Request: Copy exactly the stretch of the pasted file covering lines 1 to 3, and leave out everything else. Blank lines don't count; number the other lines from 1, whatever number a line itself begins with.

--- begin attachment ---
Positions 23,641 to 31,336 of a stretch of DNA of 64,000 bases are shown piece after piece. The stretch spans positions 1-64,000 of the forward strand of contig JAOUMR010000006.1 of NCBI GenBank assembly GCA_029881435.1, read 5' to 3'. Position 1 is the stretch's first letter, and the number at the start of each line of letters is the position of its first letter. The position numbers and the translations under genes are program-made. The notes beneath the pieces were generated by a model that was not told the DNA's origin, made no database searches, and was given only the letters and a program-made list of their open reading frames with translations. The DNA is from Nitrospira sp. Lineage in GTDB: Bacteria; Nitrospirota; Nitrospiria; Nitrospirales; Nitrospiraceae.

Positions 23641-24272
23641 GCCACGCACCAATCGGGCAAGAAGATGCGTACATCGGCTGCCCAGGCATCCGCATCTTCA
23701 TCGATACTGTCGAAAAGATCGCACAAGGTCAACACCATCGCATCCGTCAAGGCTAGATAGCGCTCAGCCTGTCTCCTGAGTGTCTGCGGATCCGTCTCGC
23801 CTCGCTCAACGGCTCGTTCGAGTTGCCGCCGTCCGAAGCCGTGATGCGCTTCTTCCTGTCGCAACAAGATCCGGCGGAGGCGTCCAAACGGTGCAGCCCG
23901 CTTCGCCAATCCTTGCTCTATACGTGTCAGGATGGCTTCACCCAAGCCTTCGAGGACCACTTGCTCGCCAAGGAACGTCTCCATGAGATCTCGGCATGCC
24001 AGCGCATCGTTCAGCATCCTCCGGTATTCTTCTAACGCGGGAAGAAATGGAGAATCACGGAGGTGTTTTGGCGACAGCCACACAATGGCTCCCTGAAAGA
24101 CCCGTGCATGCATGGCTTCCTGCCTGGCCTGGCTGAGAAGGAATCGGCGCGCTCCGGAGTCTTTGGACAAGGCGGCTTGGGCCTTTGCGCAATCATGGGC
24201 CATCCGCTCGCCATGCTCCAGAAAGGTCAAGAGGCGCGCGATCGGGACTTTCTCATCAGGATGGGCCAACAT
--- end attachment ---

Positions 23,641 to 31,336 of a stretch of DNA of 64,000 bases are shown piece after piece. The stretch spans positions 1-64,000 of the forward strand of contig JAOUMR010000006.1 of NCBI GenBank assembly GCA_029881435.1, read 5' to 3'. Position 1 is the stretch's first letter, and the number at the start of each line of letters is the position of its first letter. The position numbers and the translations under genes are program-made. The notes beneath the pieces were generated by a model that was not told the DNA's origin, made no database searches, and was given only the letters and a program-made list of their open reading frames with translations. The DNA is from Nitrospira sp. Lineage in GTDB: Bacteria; Nitrospirota; Nitrospiria; Nitrospirales; Nitrospiraceae.

Positions 23641-24272
23641 GCCACGCACCAATCGGGCAAGAAGATGCGTACATCGGCTGCCCAGGCATCCGCATCTTCA